Glutathione & Detoxification: The Methylation Connection

In my previous article, I expelled many of the myths surrounding detoxification, while simultaneously highlighting the importance of cellular antioxidants with respect to detoxification processes. One such important cellular antioxidant is Glutathione, commonly abbreviated as GSH.

Understanding The Role Of Glutathione In Cell Health & Detoxification

Glutathione is one of the most important cellular antioxidants in your body. It is made up of 3 amino acids: glutamine (the most abundant amino acid in your body), glycine (the simplest amino acid), and cysteine (a sulfur-bearing amino acid). Glutathione acts as a powerful antioxidant, preventing the formation of free radicals and reactive oxygen species (ROS), which are the major threats to cellular and organ toxicity.

Glutathione is sometimes referred to as a redox molecule. Redox is a process whereby a molecule undergoes cycles of both "reduction" and "oxidation". When a molecule undergoes oxidation, it loses electrons, and its oxidation state is increased. When a molecule undergoes reduction, it gains electrons, and thus there is a decrease in the oxidation state. Think of it this way: when glutathione gets used up, it is oxidized; it loses electrons. That oxidized (used up) glutathione can be re-converted into a usable form (reduced form) through reduction processes.

The key point to remember is that if there is a higher amount of oxidation to glutathione, and a lower amount of its reduced form, this is a major marker of increased cellular toxicity, and free radical activity.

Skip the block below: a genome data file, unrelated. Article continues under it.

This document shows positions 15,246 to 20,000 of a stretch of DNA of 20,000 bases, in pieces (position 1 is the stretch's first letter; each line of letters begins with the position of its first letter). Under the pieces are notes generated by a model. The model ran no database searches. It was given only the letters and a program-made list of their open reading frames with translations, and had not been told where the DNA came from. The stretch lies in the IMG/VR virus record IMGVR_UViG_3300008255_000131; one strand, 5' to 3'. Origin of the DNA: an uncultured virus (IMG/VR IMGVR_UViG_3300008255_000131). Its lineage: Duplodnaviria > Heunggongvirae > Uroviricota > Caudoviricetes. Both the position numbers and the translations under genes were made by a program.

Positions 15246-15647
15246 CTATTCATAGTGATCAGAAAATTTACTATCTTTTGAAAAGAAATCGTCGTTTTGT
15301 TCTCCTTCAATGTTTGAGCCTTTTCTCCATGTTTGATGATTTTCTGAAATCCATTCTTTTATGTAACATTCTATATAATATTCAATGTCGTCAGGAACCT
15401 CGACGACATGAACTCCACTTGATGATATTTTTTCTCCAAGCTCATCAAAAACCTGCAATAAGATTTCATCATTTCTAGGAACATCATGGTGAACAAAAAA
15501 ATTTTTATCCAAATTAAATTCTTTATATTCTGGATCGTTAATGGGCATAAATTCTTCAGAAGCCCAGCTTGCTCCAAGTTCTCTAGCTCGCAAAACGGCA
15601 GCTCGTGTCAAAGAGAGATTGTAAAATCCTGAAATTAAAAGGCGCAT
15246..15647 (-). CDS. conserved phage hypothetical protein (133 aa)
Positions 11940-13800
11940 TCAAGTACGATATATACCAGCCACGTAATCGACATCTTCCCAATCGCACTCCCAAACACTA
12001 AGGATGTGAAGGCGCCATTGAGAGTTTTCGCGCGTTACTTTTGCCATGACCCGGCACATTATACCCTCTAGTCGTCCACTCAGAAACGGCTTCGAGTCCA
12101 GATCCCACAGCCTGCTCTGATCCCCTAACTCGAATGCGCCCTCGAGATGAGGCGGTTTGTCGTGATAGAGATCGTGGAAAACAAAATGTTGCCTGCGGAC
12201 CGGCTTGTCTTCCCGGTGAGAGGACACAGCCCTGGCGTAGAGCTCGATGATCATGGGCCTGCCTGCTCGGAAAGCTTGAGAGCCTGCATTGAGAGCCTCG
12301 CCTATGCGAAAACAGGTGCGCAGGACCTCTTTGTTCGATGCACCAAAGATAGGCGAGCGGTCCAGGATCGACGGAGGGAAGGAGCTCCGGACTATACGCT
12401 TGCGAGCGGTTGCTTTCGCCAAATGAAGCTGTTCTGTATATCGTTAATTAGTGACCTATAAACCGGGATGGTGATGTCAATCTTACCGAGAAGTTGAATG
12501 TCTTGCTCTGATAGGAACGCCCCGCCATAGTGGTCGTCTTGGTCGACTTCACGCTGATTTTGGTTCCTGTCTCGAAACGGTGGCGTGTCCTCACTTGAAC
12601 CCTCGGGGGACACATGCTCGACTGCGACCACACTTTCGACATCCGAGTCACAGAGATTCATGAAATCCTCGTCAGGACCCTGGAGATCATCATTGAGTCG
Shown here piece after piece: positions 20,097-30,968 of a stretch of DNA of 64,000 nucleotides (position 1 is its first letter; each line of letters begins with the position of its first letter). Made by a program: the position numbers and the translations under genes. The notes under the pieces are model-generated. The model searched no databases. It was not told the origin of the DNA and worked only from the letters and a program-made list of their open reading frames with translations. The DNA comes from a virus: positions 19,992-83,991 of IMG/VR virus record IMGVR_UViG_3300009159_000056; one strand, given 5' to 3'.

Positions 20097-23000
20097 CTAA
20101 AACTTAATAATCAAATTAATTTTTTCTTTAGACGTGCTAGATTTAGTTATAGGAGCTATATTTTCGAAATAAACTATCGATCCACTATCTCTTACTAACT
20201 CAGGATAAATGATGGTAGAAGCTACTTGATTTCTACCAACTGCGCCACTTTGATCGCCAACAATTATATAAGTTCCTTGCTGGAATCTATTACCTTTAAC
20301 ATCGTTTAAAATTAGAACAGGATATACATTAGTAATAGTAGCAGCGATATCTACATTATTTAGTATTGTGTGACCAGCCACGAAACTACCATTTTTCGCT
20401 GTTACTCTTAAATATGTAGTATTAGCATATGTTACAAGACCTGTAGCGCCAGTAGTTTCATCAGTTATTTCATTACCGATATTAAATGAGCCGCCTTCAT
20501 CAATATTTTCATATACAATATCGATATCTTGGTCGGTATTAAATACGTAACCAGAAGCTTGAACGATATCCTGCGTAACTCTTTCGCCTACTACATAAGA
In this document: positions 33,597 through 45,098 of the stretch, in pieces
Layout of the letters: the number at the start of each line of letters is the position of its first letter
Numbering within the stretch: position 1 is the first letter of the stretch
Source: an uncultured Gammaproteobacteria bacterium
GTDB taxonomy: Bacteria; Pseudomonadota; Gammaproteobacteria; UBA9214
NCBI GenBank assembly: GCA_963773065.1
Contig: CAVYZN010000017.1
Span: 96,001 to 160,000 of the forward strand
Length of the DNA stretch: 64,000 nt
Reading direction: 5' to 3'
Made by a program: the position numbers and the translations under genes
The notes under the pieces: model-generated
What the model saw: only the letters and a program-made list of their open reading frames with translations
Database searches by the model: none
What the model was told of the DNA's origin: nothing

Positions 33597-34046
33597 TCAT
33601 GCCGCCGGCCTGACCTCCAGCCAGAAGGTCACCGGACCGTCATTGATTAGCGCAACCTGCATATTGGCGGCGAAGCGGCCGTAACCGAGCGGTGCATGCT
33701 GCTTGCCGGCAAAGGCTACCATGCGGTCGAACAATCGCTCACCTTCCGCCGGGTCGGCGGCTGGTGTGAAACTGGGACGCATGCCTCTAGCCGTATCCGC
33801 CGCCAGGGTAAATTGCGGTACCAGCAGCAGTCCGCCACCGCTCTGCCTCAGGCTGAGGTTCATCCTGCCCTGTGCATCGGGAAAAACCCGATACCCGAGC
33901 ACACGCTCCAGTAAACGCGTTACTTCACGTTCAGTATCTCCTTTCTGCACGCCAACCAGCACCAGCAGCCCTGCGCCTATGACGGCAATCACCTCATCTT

Glutathione Protects Your Organs

All organs of the body contain cellular antioxidants, in order to protect you from free radicals and toxicity. This is especially true of the "high energy demand organs" such as the liver, heart, lungs, kidneys, gut and brain. These organs use up an enormous amount of ATP (biological energy) in order to continuously function. Think about it: does your brain or liver ever stop working? No. And if these organs are constantly at work, they are using up ATP (biological energy). Any time there is ATP used up by mitochondrion, free radicals are produced as a normal end-product. These free radicals must be kept in check, otherwise organ function is compromised and toxicity ensues.

Additionally, due to the ubiquitous presence of environmental toxins in the body, our cells and organs have to synthesize and use up glutathione (and other cellular antioxidants) in order to prevent these toxins from damaging our cell's functions.